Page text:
PETS 2022
Conference paper

How to prove any NP statement jointly? Efficient Distributed-prover Zero-Knowledge Protocols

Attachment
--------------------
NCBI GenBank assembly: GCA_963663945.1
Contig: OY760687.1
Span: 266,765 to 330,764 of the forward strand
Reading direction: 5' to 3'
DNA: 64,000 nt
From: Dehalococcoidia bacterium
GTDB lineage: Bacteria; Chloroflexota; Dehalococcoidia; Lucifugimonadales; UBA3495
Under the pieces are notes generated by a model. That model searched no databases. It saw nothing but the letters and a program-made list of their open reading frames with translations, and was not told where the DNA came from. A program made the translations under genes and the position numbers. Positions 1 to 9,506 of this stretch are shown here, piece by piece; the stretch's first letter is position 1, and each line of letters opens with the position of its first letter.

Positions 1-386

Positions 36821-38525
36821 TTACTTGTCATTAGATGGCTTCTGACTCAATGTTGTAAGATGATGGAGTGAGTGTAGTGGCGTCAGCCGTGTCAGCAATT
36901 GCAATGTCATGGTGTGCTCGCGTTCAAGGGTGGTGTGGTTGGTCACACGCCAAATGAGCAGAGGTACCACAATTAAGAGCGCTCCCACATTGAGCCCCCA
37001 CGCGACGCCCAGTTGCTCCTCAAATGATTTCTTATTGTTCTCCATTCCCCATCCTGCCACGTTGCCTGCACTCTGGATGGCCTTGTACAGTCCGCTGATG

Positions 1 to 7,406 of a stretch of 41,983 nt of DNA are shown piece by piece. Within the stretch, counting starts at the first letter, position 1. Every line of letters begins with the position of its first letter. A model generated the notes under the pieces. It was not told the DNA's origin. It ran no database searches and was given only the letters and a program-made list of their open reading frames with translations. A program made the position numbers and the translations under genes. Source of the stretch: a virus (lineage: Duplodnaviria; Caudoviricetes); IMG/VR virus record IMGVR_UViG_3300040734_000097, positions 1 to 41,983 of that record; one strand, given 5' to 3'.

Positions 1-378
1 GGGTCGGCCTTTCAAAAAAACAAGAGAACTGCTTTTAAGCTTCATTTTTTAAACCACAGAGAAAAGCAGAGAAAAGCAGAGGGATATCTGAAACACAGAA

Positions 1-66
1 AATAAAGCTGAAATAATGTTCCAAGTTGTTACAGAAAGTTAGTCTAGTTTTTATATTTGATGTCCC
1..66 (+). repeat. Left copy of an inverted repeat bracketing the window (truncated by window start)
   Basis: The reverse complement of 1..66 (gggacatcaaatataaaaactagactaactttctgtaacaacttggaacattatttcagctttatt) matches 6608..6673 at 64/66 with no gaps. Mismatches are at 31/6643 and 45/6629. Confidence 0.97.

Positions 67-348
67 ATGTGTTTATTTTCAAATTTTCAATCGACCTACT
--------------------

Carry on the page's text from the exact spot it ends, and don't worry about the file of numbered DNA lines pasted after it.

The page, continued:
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Traditional zero-knowledge protocols have been studied and optimized for the setting where a sin- gle prover holds the complete witness and tries to con- vince a verifier about a predicate on the witness, with- out revealing any additional information to the veri- fier. In this work, we study the notion of distributed- prover zero knowledge (DPZK) for arbitrary predicates where the witness is shared among multiple mutually distrusting provers and they want to convince a veri- fier that their shares together satisfy the predicate. We make the following contributions to the notion of dis- tributed proof generation: (i) we propose a new MPC- style security definition to capture the adversarial set- tings possible for different collusion models between the provers and the verifier, (ii) we discuss new efficiency parameters for distributed proof generation such as the number of rounds of interaction and the amount of communication among the provers, and (iii) we pro- pose a compiler that realizes distributed proof gener- ation from the zero-knowledge protocols in the Interac- tive Oracle Proofs (IOP) paradigm. Our compiler can be used to obtain DPZK from arbitrary IOP protocols, but the concrete efficiency overheads are substantial in general. To this end, we contribute (iv) a new zero- knowledge IOP Graphene which can be compiled into an efficient DPZK protocol. The (D + 1)-DPZK proto- col D-Graphene, with D provers and one verifier, admits $ O(N1/^c) $ proof size with a communication complexity of $ O(D2·(N^{1−2/c}+N_s)) $, where N is the number of gates in the arithmetic circuit representing the predicate and $ N_s $ is the number of wires that depends on inputs from two or more parties. Significantly, only the distributed proof generation in D-Graphene requires interaction among the provers. D-Graphene compares favourably with the DPZK protocols obtained from the state-of-art zero- knowledge protocols, even those not modelled as IOPs.